Renowned scholar and educator Kymberly Pinder named Yale School of Art dean

Kymberly Pinder ’95 Ph.D., an internationally recognized scholar of race, representation, and murals, has been appointed the Stavros Niarchos Foundation Dean of the Yale School of Art, President Peter Salovey announced June 1 in a message to the university community. Her term begins July 1.

Now acting president of the Massachusetts College of Art and Design (MassArt), Pinder has distinguished herself throughout an academic and curatorial career that has involved a series of major leadership positions. Her scholarly work, which is studied widely in art history curricula across the country, has fostered new avenues of inquiry in her field, and she has demonstrated the importance of community engagement in the arts, Salovey said.

Professor Pinder is widely known for her deep commitment to teaching, which is rooted in her belief that an education is key to social mobility and to finding solutions to local and national challenges,” he said. “As she encourages students to pursue excellence and nurtures their artistic aspirations, she also teaches them to examine carefully every facet of society… I invite you to join me in congratulating Professor Pinder and in welcoming her back to the Yale community.”

Pinder’s most recent book, “Painting the Gospel: Black Public Art and Religion in Chicago,” explores how Black imagery in the public sphere has empowered communities in that city. The book reflects her consistent collaboration with local artists, including well-known muralists and anonymous graffiti writers, Salovey said. Pinder also edited “Race-ing Art History: Critical Readings in Race and Art History,” a 2002 book that has launched multidisciplinary studies of the role of race in art.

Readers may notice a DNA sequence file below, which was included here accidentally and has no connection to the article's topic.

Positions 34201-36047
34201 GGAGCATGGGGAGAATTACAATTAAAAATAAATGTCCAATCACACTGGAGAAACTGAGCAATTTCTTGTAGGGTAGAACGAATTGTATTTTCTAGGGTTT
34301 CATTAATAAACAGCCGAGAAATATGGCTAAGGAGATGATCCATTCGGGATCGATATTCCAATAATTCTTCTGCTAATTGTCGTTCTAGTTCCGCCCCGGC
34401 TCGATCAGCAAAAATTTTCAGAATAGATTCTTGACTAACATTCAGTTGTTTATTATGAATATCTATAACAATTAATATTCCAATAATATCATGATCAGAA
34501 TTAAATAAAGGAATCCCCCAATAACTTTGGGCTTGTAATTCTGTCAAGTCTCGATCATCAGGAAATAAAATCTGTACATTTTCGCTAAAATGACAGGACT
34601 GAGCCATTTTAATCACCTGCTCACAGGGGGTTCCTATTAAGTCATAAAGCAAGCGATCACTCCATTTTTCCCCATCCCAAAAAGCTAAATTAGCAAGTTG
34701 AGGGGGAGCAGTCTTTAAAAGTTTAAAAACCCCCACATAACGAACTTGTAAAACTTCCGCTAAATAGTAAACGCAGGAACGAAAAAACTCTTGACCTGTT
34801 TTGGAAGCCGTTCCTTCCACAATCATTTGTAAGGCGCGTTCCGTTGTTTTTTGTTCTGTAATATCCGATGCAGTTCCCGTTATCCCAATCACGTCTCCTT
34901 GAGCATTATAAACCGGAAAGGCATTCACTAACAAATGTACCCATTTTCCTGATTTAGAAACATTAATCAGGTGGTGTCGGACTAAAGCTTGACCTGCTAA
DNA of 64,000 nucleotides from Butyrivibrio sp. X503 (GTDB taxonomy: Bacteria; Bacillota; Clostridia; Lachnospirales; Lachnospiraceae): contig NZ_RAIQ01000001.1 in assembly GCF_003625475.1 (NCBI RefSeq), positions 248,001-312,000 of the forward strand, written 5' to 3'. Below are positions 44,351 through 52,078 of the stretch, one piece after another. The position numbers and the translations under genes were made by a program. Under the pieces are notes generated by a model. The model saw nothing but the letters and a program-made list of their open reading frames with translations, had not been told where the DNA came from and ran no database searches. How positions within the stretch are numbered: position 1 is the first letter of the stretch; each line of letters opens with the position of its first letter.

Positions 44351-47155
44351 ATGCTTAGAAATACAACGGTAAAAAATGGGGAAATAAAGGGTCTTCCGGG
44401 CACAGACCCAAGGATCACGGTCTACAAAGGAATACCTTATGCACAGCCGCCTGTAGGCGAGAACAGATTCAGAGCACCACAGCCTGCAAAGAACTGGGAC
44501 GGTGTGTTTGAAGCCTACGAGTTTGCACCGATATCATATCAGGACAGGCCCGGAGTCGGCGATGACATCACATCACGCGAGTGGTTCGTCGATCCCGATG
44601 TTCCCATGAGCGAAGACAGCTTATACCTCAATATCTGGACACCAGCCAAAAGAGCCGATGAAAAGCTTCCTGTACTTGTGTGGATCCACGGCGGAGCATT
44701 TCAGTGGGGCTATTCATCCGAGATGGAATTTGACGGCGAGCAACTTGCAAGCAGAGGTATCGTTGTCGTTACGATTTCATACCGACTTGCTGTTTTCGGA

The Yale School of Art provides an unmatched platform for promoting excellence while effecting positive change,” said Pinder, who earned her Ph.D. in art history from Yale in 1995. “I look forward to working with colleagues and students across the campus, the city, and the globe to extend the boundaries of arts practice and education. Objects and their making unlock and shape dialogues in some of the most transformative ways for both makers and viewers. It is an honor to return to Yale to help nurture its rich culture of rigorous inquiry. I am excited to bring my Yale education full circle.”

Pinder will succeed Marta Kuzma, dean of the School of Art since 2016 and the first woman to lead the school. Kuzma will join the full-time faculty as a tenured professor of art.

I am elated to learn Dr. Kymberly Pinder has been appointed as my successor,” said Kuzma. “I am honored to entrust the office of the deanship to Dr. Pinder, who will be the first woman of color appointed dean within the School’s 150-year history. Dr. Pinder’s experience as an academic and theorist, critically acclaimed for her writings around art and religion, history, and race, as well as her demonstrated excellence as a leader and administrator within peer graduate and undergraduate visual art programs, is exactly what the Yale School of Art needs as MFA programs across the nation address the necessary shift in the climate of future art education.”

Salovey praised Kuzma for her contributions to the school and to Yale.